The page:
If you are visiting our beautiful city of Bordeaux for your vacations, you can’t miss the Esplanade des Quinconces and the Girondins monument.
Throughout the year, the Place des Quinconces hosts several events and activities that attract visitors from around the world. On the menu, one of the most popular events is the Bordeaux Wine Festival, which takes place every two years in the square. The festival is a celebration of the city’s wine culture and includes wine tastings, food stands and live music performances. It also hosts the famous Foire aux Plaisirs or the Arlette Gruss circus. Various experiences to enjoy this famous square of the Quinconces !
Why is it built this way? What does its name mean and what is the history behind this square, known as the biggest in France? Discover its history.
A true heritage of the culture of Bordeaux, it was built in the 19th century, on the former site of the royal fortress of Château Trompette which was built at the end of the 100 years war, in the middle of the 15th century. This castle was then enlarged by Vauban, under the order of King Louis XIV. Opinions were quite divergent on this subject, because hated by the Bordelais against whom its cannons were often directed, the Château Trompette was finally destroyed in the early 19th century.
The name of the Place des Quinconces, comes from the arrangement of the trees, where several groups of 5 trees are taken up along the length of the alleys. One also finds there the statues of Montaigne and Montesquieu opposing each other.
These bronze statues come from far away. In 1941, a decree imposed the melting down of metal statues in order to supply the German armament factories. Then on the night of August 14-15, 1942, the bronzes left Bordeaux to be melted down. Fortunately hidden by a network of resistance fighters, the statues returned to Bordeaux, intact, after the war. They were then stored in Lormont, on the right bank, for many years. Indeed, the set that can be admired today was only reconstituted in 1982. Moreover, the “monument to the Girondists and the Republic” was able to regain its original function as a decorative fountain.
When you walk along the main square, you can see the two 21-meter high rostral columns at the end, facing the Garonne. These columns were once used to welcome sailors and celebrate maritime victories. They were built in 1828 by the architect Alexandre Poitevin in a “neo-classical” style. Both were built in a symmetrical way, but each one keeps different symbols that characterize them.
In 1829, the Place des Quinconces was decorated on the Garonne side with two rostral columns symbolizing Commerce and Navigation. Indeed, Commerce and Navigation are represented in an allegorical way by two cast iron statues which are at the top of the columns. They are Mercury (Hermes) and Artemis (Diana). However, these statues are not the originals. The first versions were, in fact, made in terracotta by a sculptor whose name was Maggesi.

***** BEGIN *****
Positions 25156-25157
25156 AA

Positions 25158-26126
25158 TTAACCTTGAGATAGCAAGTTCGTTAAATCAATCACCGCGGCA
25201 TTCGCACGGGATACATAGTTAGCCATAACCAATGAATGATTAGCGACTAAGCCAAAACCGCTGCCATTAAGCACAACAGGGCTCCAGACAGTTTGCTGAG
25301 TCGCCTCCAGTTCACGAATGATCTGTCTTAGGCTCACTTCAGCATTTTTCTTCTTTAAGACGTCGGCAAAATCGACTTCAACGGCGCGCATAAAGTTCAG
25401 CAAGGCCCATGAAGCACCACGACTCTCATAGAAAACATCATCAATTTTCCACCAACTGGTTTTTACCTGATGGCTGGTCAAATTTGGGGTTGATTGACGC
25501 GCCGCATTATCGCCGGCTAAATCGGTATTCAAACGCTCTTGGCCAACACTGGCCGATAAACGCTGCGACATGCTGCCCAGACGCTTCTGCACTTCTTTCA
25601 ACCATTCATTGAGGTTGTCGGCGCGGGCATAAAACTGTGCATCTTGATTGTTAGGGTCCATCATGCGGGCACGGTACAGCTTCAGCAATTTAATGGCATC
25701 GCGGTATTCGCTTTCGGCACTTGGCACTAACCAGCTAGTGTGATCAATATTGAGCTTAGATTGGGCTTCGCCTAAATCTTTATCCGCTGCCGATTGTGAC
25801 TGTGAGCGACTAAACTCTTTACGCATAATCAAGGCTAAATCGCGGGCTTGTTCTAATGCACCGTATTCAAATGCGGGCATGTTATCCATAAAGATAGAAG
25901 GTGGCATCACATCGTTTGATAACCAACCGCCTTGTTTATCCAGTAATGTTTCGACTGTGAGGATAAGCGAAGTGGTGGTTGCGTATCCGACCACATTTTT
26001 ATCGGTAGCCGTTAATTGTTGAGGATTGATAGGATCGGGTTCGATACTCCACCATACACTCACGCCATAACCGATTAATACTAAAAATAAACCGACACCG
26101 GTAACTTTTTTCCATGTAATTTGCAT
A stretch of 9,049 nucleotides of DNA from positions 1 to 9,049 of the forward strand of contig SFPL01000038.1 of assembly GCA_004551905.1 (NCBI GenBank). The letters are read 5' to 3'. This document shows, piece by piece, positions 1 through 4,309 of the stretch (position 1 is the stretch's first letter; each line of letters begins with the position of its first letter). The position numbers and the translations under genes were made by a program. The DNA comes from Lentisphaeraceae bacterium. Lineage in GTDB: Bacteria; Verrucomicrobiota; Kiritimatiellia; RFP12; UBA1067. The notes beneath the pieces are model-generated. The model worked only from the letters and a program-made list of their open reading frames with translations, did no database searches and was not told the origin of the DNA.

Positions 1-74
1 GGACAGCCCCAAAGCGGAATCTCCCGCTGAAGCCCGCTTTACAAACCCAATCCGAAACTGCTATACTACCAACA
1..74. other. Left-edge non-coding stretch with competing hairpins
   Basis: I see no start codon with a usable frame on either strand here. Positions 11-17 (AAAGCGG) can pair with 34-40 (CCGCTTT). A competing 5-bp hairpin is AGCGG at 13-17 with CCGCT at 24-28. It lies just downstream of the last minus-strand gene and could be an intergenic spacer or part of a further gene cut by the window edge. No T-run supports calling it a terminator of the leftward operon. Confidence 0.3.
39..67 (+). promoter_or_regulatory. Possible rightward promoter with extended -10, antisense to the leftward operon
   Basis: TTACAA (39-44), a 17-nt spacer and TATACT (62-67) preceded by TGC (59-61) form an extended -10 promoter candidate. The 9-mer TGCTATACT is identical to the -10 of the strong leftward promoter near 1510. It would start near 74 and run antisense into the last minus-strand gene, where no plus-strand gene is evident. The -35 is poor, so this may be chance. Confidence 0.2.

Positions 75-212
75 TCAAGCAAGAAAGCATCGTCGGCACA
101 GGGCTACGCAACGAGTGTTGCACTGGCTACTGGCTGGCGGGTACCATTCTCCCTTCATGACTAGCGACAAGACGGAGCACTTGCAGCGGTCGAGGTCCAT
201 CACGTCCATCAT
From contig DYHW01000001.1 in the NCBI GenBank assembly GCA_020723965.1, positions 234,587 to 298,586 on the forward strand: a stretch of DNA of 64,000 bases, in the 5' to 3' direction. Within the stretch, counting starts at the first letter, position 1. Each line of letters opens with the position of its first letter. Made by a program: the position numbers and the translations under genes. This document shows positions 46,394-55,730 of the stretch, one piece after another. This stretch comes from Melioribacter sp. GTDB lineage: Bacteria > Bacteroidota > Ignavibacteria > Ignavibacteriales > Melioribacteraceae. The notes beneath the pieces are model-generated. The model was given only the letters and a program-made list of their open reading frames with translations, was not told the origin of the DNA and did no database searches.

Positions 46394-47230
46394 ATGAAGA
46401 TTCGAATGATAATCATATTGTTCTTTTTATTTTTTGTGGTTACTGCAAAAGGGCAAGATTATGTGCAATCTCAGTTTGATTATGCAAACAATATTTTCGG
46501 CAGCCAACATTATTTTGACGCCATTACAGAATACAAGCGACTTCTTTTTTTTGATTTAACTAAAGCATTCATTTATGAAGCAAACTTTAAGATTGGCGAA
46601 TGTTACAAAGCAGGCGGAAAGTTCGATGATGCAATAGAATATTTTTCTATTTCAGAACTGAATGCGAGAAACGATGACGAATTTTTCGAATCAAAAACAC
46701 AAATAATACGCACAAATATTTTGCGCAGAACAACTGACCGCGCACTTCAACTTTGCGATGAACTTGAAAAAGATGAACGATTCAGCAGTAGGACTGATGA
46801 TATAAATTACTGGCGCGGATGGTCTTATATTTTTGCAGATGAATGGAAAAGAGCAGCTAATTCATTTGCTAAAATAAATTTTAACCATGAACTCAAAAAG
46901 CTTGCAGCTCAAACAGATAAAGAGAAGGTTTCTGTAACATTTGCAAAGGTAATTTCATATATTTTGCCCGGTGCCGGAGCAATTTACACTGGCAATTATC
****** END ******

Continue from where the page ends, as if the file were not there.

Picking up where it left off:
The project for the fountain at the foot of the Girondins’ column dates back to 1893, when Bordeaux wished to pay homage to the Girondin deputies, heroes and martyrs of the Revolution. Consequently, the sculptor Achille Dumilâtre and the architect Victor Rich designed a monumental ensemble consisting of a 50-meter high white marble column and a very complete set of marble and bronze statues. At the top of the column stands a statue representing the Genius of Liberty breaking his chains and brandishing the palm of Victory.
At the feet of the base of the monument to the Girondins, there are several types of statues with different symbols, including the 8 marine horses.
It is also possible to observe, on the side of the Grand Theatre, the “Triumph of the Republic” is represented by a blacksmith symbolizing work, a woman holding a sword designating security and the latter is sitting on a lion expressing strength. If we look below these sculptures, we can find the presence of a group of 3 children, located on the right and left of the monument. Each of these groups represents “compulsory education and military service”.
Then towards the Public Garden, there is the “Triumph of the Concord”, built by the architect Felix Charpentier, which highlights this monument. The sculptures on this side symbolize fraternity, with the characters of a bourgeois and a worker.
The notion of “Girondins” is due to the French Revolution and to history. During the Revolution, two camps opposed each other: the Girondins, originating from the provincial bourgeoisie, and the Jacobins of Paris, otherwise known as the Montagnards. As a result, the Girondins were eventually executed, which is when the people of Bordeaux showed a great interest in the name “Girondins”.
The monument to the Girondins and the esplanade of the Quinconces still hide many secrets of history. If you want to discover them, plan your next visit on our site, to book your tickets and take advantage of our best tours to explore the monuments of Bordeaux. You will be able to visit the center with a guided and commented bus tour, to enjoy an immersive experience in the center of Bordeaux.
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